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Weight loss seems simple
A calorie is a calorie, the advice goes. Eat too many ... gain weight. Eat fewer ... lose weight. But many believe weight loss is more than a calorie equation, with so-called new-and-improved ways to lose weight being ever popular. Americans spend an estimated $42 billion annually on weight loss foods, products, and services. With that much money at stake, it's no surprise there are an overwhelming number of "fad" diets and other weight-loss products on the market.
Having so many diet options makes it difficult to know which ones to trust. For this reason, The Partnership for Healthy Weight Management has developed the "Voluntary Guidelines for Providers of Weight Loss Products or Services." The mission for these guidelines is to "promote sound guidance to the general public on strategies for achieving and maintaining a healthy weight." According to the guidelines, effective weight management involves:
Behavior modification that includes:
- Dietary intervention
- Healthful eating in accordance with the Dietary Guidelines for Americans
- A reduction in calories
- A lowered fat consumption
- An increase in fruit, vegetable, and whole grain consumption
- Physical activity
- Increased frequency
- At least moderate intensity
Medical, pharmacological, and surgical intervention:
- May be necessary for people with more serious cases of overweight and obesity
- Have to be used in conjunction with behavior, diet, and physical activity modifications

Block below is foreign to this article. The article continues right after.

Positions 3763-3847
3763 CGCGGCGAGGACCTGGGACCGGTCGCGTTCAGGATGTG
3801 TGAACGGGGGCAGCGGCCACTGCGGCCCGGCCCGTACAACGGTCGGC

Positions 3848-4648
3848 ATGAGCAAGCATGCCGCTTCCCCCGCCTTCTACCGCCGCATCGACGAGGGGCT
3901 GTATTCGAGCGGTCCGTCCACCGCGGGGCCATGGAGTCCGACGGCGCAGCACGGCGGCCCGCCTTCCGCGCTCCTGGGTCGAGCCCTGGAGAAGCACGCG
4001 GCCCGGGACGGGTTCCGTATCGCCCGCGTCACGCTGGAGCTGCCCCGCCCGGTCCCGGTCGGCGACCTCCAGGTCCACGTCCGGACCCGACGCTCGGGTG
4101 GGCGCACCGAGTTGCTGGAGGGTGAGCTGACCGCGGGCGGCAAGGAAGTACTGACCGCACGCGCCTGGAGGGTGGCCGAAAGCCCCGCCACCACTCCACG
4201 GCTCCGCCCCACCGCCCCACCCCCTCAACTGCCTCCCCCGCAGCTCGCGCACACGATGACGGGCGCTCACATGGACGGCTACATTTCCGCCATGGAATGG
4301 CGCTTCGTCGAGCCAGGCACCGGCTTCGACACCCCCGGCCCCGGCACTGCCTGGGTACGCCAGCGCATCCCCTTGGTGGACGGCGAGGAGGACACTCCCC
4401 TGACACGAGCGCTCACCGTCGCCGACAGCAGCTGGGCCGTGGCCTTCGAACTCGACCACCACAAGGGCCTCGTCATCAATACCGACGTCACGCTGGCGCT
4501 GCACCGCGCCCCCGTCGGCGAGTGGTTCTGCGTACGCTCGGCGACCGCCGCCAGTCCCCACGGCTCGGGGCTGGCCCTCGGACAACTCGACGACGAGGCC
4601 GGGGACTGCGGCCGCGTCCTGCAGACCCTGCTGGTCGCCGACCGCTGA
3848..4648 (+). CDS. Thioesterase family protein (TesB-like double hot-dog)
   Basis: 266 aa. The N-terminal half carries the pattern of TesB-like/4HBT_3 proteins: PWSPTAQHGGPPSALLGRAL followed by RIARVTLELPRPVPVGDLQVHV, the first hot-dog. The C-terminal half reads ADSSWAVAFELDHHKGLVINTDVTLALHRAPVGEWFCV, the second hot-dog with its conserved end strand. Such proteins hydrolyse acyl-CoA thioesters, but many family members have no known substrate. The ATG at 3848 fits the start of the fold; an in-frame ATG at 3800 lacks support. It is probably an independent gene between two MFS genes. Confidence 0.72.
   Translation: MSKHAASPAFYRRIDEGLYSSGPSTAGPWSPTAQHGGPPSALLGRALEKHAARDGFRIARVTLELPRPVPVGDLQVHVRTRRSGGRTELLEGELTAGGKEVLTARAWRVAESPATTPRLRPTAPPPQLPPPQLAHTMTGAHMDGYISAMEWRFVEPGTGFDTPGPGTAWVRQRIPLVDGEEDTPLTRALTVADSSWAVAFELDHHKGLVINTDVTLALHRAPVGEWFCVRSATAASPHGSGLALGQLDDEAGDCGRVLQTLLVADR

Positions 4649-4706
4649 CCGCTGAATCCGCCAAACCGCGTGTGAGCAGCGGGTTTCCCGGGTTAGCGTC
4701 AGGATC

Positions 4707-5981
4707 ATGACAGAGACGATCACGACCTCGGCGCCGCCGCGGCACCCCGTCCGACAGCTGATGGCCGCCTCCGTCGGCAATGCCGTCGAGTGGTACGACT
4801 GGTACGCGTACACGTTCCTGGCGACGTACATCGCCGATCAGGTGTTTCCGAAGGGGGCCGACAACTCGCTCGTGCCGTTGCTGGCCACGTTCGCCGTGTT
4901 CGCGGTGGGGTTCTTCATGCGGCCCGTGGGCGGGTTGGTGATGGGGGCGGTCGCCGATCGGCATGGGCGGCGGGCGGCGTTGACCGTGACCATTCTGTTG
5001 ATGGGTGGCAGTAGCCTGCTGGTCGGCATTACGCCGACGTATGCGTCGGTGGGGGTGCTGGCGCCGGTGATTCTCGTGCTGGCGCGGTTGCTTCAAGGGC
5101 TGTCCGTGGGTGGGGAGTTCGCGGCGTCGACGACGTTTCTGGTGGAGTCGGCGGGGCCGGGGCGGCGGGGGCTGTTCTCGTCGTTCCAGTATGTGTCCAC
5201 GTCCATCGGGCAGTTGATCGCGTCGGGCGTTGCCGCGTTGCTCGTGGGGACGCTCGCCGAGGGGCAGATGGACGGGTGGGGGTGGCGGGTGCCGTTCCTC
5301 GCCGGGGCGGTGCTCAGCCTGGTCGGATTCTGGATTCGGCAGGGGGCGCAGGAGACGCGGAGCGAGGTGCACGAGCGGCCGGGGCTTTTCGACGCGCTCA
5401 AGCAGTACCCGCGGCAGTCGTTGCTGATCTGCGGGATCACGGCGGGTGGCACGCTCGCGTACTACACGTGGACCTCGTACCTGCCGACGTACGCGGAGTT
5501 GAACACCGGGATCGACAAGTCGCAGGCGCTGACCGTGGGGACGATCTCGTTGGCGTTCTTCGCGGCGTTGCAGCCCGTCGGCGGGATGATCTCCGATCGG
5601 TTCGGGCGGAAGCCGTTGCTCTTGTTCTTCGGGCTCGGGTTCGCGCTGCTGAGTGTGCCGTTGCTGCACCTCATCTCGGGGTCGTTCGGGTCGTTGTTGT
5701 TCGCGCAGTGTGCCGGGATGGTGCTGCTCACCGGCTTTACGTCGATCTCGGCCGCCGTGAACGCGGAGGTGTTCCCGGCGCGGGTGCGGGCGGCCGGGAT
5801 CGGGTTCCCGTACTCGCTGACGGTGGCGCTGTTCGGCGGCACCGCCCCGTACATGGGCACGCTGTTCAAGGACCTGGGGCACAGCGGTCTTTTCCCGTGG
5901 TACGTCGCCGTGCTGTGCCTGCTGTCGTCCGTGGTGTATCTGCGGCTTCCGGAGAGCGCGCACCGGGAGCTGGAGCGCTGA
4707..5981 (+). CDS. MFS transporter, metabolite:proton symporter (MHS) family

It is important to look for a plan that includes strategies for maintaining weight loss. There is nothing worse than regaining the weight that took you an enormous amount of hard work and patience to lose.
Most popular diets are considered fad diets. There is no clear definition for what constitutes a fad diet. Merriam-Webster defines a fad as "a practice or interest followed for a time with exaggerated zeal." Fad diets often promise quick results with a short time commitment. Long-term success requires permanent changes in behavior, diet, and activity.
Ways to spot a fad diet:
- It claims fast weight loss
- Claims that sound too good to be true
- Foods defined as "good" and "bad"
- Less than 1,000 calories daily
- A required vitamin/mineral supplement or food product
- Elimination of a major food group (grains, fats, meats, dairy, fruit, vegetables)
- Lack of long-term randomized scientific studies proving the diet works and is safe. A randomized study distributes participants in a deliberately random way into either the non-tested diet group or the special diet group. Some fad diets state there is research to support their claims, but the research is only done with a few people or does not exist.
- Elimination of an essential nutrient (carbohydrates, fats, proteins)
- No activity or exercise needed
- It's written by someone with no expertise in weight management
The following review examines the advantages and disadvantages of several popular diet plans. Many of the diets emphasize the restriction of one nutrient as the basis for their plan. The other food groups and nutrients are allowed in limited or unlimited quantities, depending on the plan. Weight loss is impossible without a calorie restriction, so each diet has to provide fewer calories than your body needs to maintain your weight. Any diet that claims otherwise can end up causing weight gain. Various diet plans are summarized below to help you learn to review them for safety and effectiveness.